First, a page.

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Taking pride in us

Taking pride in us

Words of Faith 10-6-17

Dr. Jeffrey D. Hoy © 2017

Jeff.Hoy@faithfellowshipweb.com

Faith Fellowship Church - Melbourne, FL

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2 Corinthians 5

[11b] What we are is plain to God, and I hope it is also plain to your conscience. [12] We are not trying to commend ourselves to you again, but are giving you an opportunity to take pride in us, so that you can answer those who take pride in what is seen rather than in what is in the heart.

 

       Paul had already made it very clear that he lived to please God and no one else. Yet here Paul also seems to defend his reputation. He asks that the Corinthians believers take some pride in him. Most scholars agree that this was in response to the fierce opposition that Paul met in carrying out God's commission to persuade people. He had been accused and maligned. His only purpose in referring to himself is to make sure that the message of the Gospel was not impeded.

       Understandably, a Christian's message is intimately bound up with his life and ministry. As Paul wrote to the Thessalonians-- "Our gospel came to you not simply with words, but also with power, with the Holy Spirit and with deep conviction. You know how we lived among you for your sake (1:5). The Life and the message are not separable.

       Paul saw the need in this letter to justify and defend his conduct in order to win a hearing for his message. He followed the tactic used earlier in the letter, affirming before God the sincerity of his motives and calling on the Corinthians to confirm this by their own experiences with him.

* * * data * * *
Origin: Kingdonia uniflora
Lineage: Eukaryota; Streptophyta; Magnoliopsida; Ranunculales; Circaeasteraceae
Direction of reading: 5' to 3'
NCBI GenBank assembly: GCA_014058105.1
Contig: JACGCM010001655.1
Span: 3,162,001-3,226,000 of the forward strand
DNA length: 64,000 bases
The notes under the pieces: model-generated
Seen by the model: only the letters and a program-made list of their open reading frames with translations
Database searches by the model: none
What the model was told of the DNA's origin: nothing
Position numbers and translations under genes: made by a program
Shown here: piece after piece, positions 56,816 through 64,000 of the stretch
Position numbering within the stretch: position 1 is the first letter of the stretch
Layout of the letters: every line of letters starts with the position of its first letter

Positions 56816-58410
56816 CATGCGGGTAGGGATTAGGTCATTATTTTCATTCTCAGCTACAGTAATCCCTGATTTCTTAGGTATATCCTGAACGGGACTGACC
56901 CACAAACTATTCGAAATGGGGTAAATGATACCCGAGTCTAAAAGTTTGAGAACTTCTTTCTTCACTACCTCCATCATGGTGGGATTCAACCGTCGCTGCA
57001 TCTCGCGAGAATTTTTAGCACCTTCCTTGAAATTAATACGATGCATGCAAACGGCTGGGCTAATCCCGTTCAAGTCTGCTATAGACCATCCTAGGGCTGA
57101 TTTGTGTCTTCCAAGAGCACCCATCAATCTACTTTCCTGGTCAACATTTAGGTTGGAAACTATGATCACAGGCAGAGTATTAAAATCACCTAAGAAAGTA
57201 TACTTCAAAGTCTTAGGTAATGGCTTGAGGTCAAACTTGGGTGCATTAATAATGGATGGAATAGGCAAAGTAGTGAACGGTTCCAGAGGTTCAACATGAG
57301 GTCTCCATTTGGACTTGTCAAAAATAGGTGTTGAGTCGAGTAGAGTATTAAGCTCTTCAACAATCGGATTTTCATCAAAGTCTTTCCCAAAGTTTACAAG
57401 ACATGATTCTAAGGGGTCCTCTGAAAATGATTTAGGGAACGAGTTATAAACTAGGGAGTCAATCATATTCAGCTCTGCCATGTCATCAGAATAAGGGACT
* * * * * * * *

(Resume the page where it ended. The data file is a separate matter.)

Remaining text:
Paul put no stock in external credentials or associations. It was not the externality of the Law but the internality of the Spirit that authenticated his ministry. Nor was he concerned simply about his own reputation among the Corinthians. What did concern him was the reception of his message. He needed to be regarded as a servant of Christ so that his message would be regarded as the message of God. If they "took pride" in him, the messenger, then they could answer these opponents who looked on the outward appearance (what is seen) rather than what one is like inwardly in the heart.

       Paul was not looking for the Corinthians to boast about him. He had dealt with the problem of people who formed schisms based on pride in their leaders. He would have nothing to do with that. But Paul did see this opportunity for the Corinthians to affirm the purity of his character and mission.

       It seems these days that church folks either take far too much or far too little pride in their pastors. Some churches explode with growth because members rave about the pastor and sometimes we see that wasn't such a good thing. Visitors to other churches never hear a good word about the pastor and are left wondering there is something wrong that everyone knows about but them. Paul didn't want raves or accolades from the Corinthians believers but he knew that their testimony on his behalf could make the difference in face of fierce opposition.

     So how about you? Are you taking pride in your church? Your leaders? Your pastor? Do you speak up on behalf of the man and the message in a positive way? Do you help others to see what is in the heart so that they can hear the message?

 

       Father God, help me to have a positive and healthy response to my leaders. Help me to find the right kind of pride in those who are faithfully serving the Kingdom and proclaiming the Good News. Help me to be an encouragement to those who give their lives for the Gospel. In Jesus' Name.